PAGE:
Productivity, what’s that? Work extra hard so I can make the same salary and my boss can get a bigger bonus? Ha! Yeah right!
The problem with artificial intelligence and automation is that we’ve only solved half of the problem. We’ve figured out how to replace a human with a robot or a computer.
What we need to do now — what should have been done in tandem with the first part — is figure out a way to allow these redundant humans to stay employed through alternate means.
Some people say job automation and AI are necessitating a system like universal basic income while others said it’s not economically feasible.
I don’t know what the solution is, but we have to figure something out because shit is going to get real very soon.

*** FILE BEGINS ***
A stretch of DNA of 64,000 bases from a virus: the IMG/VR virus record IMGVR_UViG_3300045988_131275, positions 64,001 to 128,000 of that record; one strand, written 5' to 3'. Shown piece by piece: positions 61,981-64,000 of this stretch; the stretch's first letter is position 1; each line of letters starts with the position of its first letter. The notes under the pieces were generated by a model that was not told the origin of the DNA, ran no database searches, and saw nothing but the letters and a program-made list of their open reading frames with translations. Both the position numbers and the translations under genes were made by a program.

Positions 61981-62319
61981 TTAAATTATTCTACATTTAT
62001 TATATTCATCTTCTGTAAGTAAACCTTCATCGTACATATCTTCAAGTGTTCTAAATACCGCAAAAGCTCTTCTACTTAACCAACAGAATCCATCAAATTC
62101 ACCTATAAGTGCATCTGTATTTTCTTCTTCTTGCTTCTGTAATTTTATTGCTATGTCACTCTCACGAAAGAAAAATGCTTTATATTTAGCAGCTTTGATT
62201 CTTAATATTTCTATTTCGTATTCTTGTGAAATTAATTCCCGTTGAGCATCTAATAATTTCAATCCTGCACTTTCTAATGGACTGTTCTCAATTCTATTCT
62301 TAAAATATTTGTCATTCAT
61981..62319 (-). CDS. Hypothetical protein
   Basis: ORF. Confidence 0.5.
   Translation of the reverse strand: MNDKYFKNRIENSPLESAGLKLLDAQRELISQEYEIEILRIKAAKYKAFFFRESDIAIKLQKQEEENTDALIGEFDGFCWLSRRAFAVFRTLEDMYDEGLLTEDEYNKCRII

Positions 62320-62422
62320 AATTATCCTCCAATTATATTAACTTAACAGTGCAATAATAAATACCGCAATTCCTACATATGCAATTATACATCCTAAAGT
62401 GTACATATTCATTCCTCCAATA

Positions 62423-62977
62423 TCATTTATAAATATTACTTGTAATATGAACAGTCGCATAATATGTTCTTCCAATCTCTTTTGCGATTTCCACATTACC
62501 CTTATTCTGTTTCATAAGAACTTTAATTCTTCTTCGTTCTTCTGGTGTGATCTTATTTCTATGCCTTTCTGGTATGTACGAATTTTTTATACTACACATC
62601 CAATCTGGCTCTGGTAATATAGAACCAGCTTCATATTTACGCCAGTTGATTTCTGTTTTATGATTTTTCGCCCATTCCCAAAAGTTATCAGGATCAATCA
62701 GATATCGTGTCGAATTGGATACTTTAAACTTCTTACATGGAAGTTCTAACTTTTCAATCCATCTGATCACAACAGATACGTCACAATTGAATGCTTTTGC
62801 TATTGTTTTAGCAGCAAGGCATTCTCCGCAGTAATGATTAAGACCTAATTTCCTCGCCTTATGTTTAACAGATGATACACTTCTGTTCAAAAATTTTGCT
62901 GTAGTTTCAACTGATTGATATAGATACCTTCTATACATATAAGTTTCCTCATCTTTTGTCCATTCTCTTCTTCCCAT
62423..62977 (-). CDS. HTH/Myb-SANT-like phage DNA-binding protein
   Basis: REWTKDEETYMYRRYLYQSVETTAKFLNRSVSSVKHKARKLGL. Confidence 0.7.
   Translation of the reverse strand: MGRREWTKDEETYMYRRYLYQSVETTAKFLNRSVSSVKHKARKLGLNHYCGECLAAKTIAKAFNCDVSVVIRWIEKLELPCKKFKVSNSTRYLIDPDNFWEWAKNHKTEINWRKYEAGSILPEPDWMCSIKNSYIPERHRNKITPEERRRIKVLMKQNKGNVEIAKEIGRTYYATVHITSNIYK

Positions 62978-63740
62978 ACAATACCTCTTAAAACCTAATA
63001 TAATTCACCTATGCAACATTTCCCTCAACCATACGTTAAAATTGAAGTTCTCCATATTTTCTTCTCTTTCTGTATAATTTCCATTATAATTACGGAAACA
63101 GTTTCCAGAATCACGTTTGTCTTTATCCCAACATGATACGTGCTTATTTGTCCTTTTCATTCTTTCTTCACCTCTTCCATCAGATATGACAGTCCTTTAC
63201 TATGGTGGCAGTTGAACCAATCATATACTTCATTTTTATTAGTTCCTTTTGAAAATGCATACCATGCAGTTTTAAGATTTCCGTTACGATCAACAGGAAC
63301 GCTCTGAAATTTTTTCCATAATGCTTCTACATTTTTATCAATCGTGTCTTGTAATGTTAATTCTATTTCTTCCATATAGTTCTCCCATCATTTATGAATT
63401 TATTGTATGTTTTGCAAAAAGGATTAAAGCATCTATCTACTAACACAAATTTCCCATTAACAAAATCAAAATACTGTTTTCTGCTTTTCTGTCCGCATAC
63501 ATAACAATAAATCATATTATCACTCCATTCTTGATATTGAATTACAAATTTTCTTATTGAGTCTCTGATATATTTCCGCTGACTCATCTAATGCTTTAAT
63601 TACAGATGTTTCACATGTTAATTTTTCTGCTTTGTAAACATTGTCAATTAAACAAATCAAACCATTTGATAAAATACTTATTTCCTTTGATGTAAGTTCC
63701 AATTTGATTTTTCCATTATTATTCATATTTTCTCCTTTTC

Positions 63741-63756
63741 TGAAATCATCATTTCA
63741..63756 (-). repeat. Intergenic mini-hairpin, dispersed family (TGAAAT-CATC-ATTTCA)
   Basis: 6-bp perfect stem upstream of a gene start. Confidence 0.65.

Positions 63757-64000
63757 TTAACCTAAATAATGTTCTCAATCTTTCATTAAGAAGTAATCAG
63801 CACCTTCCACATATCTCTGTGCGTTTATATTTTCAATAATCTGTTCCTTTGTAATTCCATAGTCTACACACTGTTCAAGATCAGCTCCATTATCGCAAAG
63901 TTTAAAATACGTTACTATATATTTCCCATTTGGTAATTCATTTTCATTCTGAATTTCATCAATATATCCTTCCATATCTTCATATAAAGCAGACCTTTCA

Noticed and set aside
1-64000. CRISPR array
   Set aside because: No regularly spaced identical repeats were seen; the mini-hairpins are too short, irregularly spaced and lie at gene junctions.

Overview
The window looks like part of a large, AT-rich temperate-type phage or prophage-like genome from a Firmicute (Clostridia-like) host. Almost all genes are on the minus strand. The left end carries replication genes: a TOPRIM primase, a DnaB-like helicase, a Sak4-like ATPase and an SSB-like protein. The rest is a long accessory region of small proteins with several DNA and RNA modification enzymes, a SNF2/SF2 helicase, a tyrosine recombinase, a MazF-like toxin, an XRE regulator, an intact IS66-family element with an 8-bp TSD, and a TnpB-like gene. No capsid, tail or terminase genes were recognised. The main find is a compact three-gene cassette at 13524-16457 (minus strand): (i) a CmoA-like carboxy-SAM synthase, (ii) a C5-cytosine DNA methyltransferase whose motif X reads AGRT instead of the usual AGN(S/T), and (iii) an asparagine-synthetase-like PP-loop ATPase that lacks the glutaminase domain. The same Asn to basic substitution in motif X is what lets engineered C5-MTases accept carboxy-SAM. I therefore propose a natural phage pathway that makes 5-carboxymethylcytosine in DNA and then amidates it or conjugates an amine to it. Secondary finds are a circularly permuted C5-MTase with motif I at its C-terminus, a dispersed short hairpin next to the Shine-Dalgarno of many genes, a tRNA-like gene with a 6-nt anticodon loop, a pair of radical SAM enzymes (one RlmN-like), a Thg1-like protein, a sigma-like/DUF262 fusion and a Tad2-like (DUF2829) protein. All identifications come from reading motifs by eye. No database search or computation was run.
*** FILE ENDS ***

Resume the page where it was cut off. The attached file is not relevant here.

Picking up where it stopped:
From a December Washington Post article on the potential of Ivanka Trump being the first lady:
First ladies aren’t always presidential spouses. In fact, two early uses of the title refer to the beautiful, popular Harriet Lane, niece of James Buchanan, the only lifelong bachelor president. She was an able hostess who, not long before the Civil War, arranged for Northern and Southern guests to be seated apart at a White House function in order to keep the peace. Harper’s Weekly called her “Our Lady of the White House,” and Frank Leslie’s Illustrated Newspaper captioned Lane’s picture thusly: “The subject of our illustration … may be justly termed the first lady in the land.”